One of the first principles of Tarkovsky’s ‘cinema of time’ involves the dismantling of traditional representations of space. Contrary to convention, and already in Ivan’s Childhood, locations become unspecified and the linkages between individually framed spaces are loosened and often abandoned. The distinctions which were traditionally used to focus the spectator’s interest, that is, distinctions between what is principal in the image and what is accessory, what is ‘figure’ and what is ‘ground’ undergo a process of decomposition and it is by way of this that Tarkovsky expresses his osmotic world out of which emerge fleeting but vaguely recognisable forms and objects. His cinema is often one of autonomous sensible qualities unattached to particular objects. In two important scenes in his debut feature, we perceive firstly Ivan’s emergence from and later disappearance back into the foggy swamp – his human form reduced to a mere ripple on the water’s surface.

Tarkovsky repeatedly uses many other cinematic devices to produce the peculiarly idiosyncratic effect of his films. Such techniques, many already present in Ivan’s Childhood but exploited more fully in his later work, include: the slow protracted shots over the earth, water and material objects (a parti pris he may have borrowed from Mizoguchi’s Ugetsu Monogatari [1953]); the unhurried dilation of time infusing everything the camera sees with spiritual life (in particular in the so-called ‘dream’ sequences in Ivan’s Childhood but also in the reconnaissance scenes and elsewhere); an abandonment of perspective and the promotion of a flat image (in the manner of another of his idols Dreyer), hence the surface of the image becoming more prominent and the flattening of figures and their surroundings onto a single plane (this is often achieved in Ivan’s Childhood through the use of telephoto lenses, a film in which we also see close-ups used to block out the image’s depth, especially in the scenes involving Masha the female doctor); the changed function of high and low-angle shots which cease to be psychological or expressionistic (as in early Welles) becoming in Ivan’s Childhood a means of subsuming the human figure in a near-geometrical construct.

As regards the immediate influence of Ivan’s Childhood, or its importance, one need look no further than the words of the great Georgian filmmaker Sergei Paradjanov: “I did not know how to do anything and I would not have done anything if there had not been Ivan’s Childhood.” Kieslowski made similar pronouncements and we can see how all three directors shared an obsession with the elements and with injecting objects with a magical epiphanic quality – preoccupations which can be traced back to Tarkovsky’s debut feature.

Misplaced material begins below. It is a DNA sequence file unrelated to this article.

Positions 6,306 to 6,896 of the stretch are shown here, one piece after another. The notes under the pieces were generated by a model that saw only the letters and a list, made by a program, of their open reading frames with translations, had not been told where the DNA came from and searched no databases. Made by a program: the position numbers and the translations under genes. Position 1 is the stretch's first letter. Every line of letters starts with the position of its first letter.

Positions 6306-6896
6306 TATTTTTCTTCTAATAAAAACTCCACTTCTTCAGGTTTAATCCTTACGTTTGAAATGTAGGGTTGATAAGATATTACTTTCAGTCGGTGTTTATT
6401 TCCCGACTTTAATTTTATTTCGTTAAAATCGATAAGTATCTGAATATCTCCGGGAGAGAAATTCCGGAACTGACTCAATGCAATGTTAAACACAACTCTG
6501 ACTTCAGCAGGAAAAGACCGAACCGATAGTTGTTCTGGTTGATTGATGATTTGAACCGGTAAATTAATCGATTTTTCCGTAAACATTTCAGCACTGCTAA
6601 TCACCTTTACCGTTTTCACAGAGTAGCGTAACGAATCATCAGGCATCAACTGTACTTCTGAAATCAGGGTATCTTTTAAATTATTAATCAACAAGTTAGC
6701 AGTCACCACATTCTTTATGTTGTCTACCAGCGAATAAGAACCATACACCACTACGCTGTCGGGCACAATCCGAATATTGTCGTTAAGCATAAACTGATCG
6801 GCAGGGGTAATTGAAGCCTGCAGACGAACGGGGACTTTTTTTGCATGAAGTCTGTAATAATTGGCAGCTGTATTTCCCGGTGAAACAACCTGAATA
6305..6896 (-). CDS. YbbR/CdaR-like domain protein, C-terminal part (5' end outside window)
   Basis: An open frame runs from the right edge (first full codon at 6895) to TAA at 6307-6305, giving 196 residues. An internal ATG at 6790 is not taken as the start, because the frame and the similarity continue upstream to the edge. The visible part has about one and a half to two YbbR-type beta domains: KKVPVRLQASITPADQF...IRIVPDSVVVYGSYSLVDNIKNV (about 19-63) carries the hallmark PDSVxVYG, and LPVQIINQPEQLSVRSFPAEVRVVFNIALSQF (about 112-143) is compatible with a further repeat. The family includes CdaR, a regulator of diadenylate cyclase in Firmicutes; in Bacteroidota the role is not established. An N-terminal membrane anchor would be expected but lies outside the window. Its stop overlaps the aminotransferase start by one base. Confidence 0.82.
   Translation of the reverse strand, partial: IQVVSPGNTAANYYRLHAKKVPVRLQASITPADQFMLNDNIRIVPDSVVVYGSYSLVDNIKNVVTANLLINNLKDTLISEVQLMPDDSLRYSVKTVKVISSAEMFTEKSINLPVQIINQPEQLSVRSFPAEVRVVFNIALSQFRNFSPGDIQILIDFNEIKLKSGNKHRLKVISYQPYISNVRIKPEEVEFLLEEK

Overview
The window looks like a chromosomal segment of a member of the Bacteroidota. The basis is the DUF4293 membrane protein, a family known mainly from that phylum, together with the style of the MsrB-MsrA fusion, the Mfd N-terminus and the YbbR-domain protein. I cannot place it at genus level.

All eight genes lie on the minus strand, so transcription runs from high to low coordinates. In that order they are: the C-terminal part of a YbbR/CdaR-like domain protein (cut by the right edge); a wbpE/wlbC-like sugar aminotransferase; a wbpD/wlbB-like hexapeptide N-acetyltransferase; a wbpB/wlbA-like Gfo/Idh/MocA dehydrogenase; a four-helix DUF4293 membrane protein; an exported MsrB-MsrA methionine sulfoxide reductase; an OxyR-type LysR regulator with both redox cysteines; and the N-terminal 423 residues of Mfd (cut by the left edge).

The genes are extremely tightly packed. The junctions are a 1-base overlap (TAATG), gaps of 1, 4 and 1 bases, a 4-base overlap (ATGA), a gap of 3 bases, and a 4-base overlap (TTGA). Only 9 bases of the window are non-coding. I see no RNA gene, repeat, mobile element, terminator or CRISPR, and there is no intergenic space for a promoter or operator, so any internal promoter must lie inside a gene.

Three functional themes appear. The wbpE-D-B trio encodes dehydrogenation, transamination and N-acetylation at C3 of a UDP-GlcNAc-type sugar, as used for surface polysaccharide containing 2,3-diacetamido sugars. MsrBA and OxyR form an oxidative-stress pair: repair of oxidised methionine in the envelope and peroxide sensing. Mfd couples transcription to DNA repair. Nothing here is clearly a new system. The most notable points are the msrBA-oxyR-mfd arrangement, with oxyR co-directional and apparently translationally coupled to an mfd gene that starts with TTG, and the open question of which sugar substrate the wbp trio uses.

However, perhaps no other filmmaker can be said to have equalled the breathtaking beauty and cinematic genius of the opening sequence of Ivan’s childhood, the movements of the elaborate crane shots tracing the director’s inimitable signature, an example of his matchless skill at ‘sculpting in time’. (Needless to say, this scene was one of Tarkovsky’s additions to the script he was presented with).

This is a sequence dominated by heterogeneous facets of being, each connected by a fragile thread binding the individual pulsations of time in each shot. The cuckoo’s call heard even before the first image appears functions as the key into Tarkovsky’s unique time-world to which Bergman refers. In the first shot, which borders on the abstract, the boy’s face becomes a surface to express the pure quality of wonder. It becomes an almost inhuman screen blending in with other surfaces (the goat’s face, the trunks of trees, a spider’s web, the root-filled wall of earth). The cut which follows, from the goat to the boy’s face, provokes a sudden change of pace setting the entire world in motion. There is a new tension, a temporal stretching which, combined with the chilling laugh on the soundtrack, produces an astonishingly new and original cinematic affect. This affect, which remains overwhelming even after repeated viewings, is difficult to define but would seem to correspond to what Tarkovsky demanded of Art and of each filmmaker: “if he loves life, has an overwhelming need to know it.he must aim to co-operate in enhancing the value of life.”

The scene continues with the camera sweeping first left, then right, implicating more and more of the natural world, until the boy’s spoken words “Mama there’s a cuckoo”, combined with his recognition of the mother’s face, ends his hypnotic absorption within this elementary world, what Tarkovsky called “the world’s inside or essence”, a universe existing (co-existing with each passing moment) prior to any differentiation between the human and the non-human. This is echoed and inverted in the film’s last shots where we see the boy running along a beach with one arm outstretched until suddenly there is a cut to the dark imposing mass of a rotten tree-trunk. The frame becomes filled with this image, the screen goes black and we once again glimpse Tarkovsky’s primary world from which time and life evolve.

Endnotes

  1. Sculpting in Time: Reflections on the Cinema, The Bodley Head, London, 1986
  2. Remembrance of Things Past, vol. 3, Random House, 1981, p. 905
  3. Cited by Jean Delmas in “L’Enfance d’Ivan” in Jeune Cinema no. 42 Nov-Dec 1969